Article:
The decline of Dog ownership in Australia Continues 2013
The graph at the top shows the declining dog population in Australia. This is a well know graph used by many dog associations. Yes there are unregistered animals in Australia, but that number is unlikely to have significantly risen to account for the major decrease in dog ownership statistics. Dog ownership statistics are also mirrored by declines by cat ownership in Australia.
There are many health reasons for keeping a dog both physical and mentally, however dog ownership requires a high degree of owner dependability and walking that does not suit everyone. Some cultures are also anti-dog but again the increase of these cultures in Australia is unlikely to be the main source of decline.
Mortgages V renters V dog ownership
This ABS graph shows an increase of people with mortgages and people who are renting. I am sure that I could also show you graphs of the decline of full time employment in preference for casualisation in the Australia workplaces.
Essentially all of this means less stability, less income and less allowances (by investment property owners) for keeping dogs.
Australia's economy is one of the most robust in the world, and adult unemployment figures apparently at an all time low, so it might not be surprising that the cost of buying a house is so high. Unfortunately with high housing costs (whether buying or renting) disposable income drops appreciably and things like recreation, and yes dogs, are less affordable.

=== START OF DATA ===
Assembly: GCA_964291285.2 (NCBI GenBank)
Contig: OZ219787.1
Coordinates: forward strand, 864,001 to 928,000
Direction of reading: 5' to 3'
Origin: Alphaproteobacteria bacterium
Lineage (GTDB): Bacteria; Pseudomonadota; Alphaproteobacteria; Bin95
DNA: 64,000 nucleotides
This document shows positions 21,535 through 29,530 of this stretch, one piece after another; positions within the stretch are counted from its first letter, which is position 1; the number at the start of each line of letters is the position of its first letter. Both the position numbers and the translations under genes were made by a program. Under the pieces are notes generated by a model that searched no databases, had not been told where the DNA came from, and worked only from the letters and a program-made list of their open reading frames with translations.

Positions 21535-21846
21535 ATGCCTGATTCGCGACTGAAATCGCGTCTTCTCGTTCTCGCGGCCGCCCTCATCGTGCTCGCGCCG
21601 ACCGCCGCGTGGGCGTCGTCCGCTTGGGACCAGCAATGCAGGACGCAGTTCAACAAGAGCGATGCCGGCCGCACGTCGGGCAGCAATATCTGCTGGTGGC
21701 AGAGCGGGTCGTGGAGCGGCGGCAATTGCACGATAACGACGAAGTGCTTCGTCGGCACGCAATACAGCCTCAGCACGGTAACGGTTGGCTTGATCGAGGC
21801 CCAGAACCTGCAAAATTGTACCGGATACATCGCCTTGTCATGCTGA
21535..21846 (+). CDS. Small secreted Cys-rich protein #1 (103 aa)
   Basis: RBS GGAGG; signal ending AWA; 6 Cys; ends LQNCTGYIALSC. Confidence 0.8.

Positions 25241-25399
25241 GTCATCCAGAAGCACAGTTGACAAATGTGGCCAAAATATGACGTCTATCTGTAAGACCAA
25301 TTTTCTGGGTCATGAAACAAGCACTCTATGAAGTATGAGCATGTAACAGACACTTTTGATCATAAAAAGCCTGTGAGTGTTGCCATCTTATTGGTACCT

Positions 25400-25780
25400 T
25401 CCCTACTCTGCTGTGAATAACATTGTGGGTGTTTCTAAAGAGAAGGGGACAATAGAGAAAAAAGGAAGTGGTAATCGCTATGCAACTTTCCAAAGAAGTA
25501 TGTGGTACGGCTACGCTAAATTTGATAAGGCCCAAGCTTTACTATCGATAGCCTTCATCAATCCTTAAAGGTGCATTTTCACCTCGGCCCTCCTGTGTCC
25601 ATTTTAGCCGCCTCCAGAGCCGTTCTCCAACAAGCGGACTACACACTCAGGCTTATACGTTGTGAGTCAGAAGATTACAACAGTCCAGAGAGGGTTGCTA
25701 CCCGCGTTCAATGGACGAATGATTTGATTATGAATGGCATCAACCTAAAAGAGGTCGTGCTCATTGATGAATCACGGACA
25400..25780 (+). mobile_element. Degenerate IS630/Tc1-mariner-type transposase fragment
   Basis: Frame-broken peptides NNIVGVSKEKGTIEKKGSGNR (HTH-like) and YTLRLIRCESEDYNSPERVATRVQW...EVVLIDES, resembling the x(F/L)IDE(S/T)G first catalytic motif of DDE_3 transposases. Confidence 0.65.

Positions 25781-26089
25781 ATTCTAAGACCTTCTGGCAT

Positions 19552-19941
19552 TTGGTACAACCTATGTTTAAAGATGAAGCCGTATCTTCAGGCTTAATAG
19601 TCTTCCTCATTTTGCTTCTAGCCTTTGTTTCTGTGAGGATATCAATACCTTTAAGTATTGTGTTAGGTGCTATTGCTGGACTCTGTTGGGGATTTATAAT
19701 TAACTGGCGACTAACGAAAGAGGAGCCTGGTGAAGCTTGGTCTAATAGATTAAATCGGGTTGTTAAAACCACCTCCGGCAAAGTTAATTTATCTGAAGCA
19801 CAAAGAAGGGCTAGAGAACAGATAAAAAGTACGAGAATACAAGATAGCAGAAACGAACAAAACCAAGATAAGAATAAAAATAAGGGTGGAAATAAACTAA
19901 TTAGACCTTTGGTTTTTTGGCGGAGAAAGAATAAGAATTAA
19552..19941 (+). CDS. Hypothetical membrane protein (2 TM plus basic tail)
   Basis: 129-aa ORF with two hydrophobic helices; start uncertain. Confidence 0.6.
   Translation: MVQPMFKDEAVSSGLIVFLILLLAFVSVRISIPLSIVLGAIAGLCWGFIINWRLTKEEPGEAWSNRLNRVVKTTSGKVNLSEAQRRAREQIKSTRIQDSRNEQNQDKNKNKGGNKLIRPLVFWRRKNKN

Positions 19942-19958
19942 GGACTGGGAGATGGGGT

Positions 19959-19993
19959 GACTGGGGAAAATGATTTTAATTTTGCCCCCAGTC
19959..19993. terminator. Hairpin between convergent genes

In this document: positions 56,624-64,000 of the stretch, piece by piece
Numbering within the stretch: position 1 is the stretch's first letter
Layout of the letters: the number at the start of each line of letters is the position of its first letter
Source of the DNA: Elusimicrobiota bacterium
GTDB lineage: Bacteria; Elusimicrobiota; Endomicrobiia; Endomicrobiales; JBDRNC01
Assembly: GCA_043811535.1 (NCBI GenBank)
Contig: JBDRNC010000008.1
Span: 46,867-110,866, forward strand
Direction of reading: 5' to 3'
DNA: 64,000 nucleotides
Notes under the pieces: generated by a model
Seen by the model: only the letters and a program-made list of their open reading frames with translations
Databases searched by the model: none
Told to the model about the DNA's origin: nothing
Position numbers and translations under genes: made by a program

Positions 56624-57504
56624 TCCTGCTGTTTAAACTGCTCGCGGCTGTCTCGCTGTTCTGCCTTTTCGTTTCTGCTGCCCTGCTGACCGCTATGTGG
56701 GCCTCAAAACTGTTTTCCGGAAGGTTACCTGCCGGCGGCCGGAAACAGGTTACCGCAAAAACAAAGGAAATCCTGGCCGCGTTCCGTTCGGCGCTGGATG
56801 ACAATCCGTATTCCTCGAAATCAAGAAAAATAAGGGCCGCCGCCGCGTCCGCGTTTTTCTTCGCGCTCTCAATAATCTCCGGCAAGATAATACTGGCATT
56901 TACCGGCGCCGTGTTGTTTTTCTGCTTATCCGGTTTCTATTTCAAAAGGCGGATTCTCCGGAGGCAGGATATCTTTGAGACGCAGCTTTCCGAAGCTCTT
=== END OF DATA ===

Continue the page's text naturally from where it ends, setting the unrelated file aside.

The rise of computers V dog ownership.
This does not happen to be just a Gen Y thing, however with their casualisation of employment and preference for world travel, you can easily see how dog ownership might become problematic.
While computer usage has been around since the 1980's and the internet since the mid 1990's mainstream internet usage, and the rise of the smart phone are only very recent phenomena.
With the average dog life around 12 or so years, and internet usage in Australia reaching 60% since 2006, the perfect storm for 'other activities' has occurred to take the shine off dog ownership.
I regularly see middle aged men and women in dog parks who complain that they have had to take over their children's dog walking activities.
As councils create more restrictive dog laws and close down dog parks, the increasing pressure of less disposable income and more things to do with your time (on the computer) are rapidly taking the shine off dogs.
The shame is that anyone who has every owned a dog, and put some effort in, has been rewarded handsomely many times over.
Article by Bruce Dwyer. If you wish to use any of this information please use a LINK reference to http://www.dogwalkersmelbourne.com.au
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